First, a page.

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Immersed in Movies: Revisiting 'The Avengers' and Handicapping the VFX Oscar Race

Photo of Bill Desowitz By Bill Desowitz | Thompson on Hollywood September 6, 2012 at 3:08PM

Unlike the Oscar race for best animated feature, there's already a clear front-runner for VFX: "The Avengers," with its dazzling work from Industrial Light & Magic (especially the Hulk). Of course, there's still quite a heated race ahead when Peter Jackson's "The Hobbit: An Unexpected Journey" hits theaters December 14...
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In fact, Whedon, Ruffalo, and ILM took inspiration from Lou Ferrigno's popular TV performance. He was a believable physical presence, who flexed his muscles but whose physique had a smooth flow. "He was real and there's something very physical about his performance and we wanted to make sure that we replicated that so he didn't feel disconnected once we put him in a scene with live people," explained animation director Marc Chu.

And thanks to advancements in facial performance capture, new rigging, and procedural skin shaders, ILM got the Hulk just right. The detail in the skin is spot-on right down to the pours; and the extreme poses have the correct muscle mass. Plus, it helped having a great performance from Ruffalo. He was as much an unexpected pleasure as Robert Downey Jr. was when he debuted as Iron Man. Like the film overall, Ruffalo isn't too serious or silly. "The scene between Hulk and Loki's almost a Hanna-Barbera moment," remarked associate VFX supervisor Jason Smith. "But as it came together, that's exactly what viewers wanted to see the Hulk do."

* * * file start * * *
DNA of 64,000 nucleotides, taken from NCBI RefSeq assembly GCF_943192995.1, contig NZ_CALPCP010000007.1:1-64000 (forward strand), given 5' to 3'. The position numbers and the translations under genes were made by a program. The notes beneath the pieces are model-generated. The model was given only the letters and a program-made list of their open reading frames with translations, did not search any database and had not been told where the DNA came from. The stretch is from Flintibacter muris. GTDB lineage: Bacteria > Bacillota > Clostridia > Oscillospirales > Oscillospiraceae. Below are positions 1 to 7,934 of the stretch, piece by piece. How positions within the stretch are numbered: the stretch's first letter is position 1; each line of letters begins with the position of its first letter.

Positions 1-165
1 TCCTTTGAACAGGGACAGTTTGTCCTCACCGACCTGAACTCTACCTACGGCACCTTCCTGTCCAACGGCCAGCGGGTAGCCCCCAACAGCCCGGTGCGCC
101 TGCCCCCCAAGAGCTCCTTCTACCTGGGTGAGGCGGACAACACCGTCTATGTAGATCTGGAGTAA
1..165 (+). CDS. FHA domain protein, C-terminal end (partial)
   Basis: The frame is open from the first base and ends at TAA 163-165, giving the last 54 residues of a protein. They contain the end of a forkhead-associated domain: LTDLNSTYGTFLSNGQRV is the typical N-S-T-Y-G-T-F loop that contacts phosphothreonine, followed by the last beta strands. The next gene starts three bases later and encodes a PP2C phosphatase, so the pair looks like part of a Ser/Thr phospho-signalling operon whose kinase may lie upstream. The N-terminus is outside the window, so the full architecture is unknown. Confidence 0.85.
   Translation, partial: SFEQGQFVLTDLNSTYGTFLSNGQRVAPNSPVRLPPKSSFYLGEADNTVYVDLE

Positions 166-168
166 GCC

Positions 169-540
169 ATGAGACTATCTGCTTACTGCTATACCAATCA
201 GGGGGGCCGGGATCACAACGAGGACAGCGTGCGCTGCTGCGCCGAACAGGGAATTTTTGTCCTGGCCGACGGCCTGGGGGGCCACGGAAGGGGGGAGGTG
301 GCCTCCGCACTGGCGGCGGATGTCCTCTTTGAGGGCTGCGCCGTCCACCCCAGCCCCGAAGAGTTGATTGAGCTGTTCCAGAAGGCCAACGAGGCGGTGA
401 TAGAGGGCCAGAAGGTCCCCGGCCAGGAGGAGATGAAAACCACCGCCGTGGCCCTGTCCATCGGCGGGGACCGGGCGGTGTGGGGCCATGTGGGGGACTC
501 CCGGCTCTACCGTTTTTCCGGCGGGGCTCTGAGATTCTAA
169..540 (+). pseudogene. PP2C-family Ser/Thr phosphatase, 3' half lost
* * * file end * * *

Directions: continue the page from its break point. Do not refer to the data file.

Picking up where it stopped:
But "The Avengers" is far more than the Hulk in its coalescence of several Marvel worlds. ILM also tweaked Iron Man, making him more nimble and less constrained in his new Mark VII suit than in his previous two standalone movies, which was another Whedon directive. "We're back to a round RT on his chest but the biggest change was giving him a rocket pack," added VFX supervisor Jeff White. "That was a conscious decision by Joss to give Iron Man different poses and not have his hand always as part of the thrust component. We also provided a little extra weaponry with a hand laser and thigh missiles."

This article is related to: Features, Awards, VFX, Franchises, Immersed In Movies

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Thompson on Hollywood

Born and raised in Manhattan, Anne Thompson grew up going to the Thalia and The New Yorker and wound up at grad Cinema Studies at NYU. She worked at United Artists and Film Comment before heading west as that magazine's west coast editor. She wrote for the LA Weekly, Sight and Sound, Empire, The New York Times and Entertainment Weekly before serving as West Coast Editor of Premiere. She wrote for The Washington Post, The London Observer, Wired, More, and Vanity Fair, and did staff stints at The Hollywood Reporter and Variety. She eventually took her blog Thompson on Hollywood to Indiewire. She taught film criticism at USC Critical Studies, and continues to host the fall semester of “Sneak Previews” for UCLA Extension.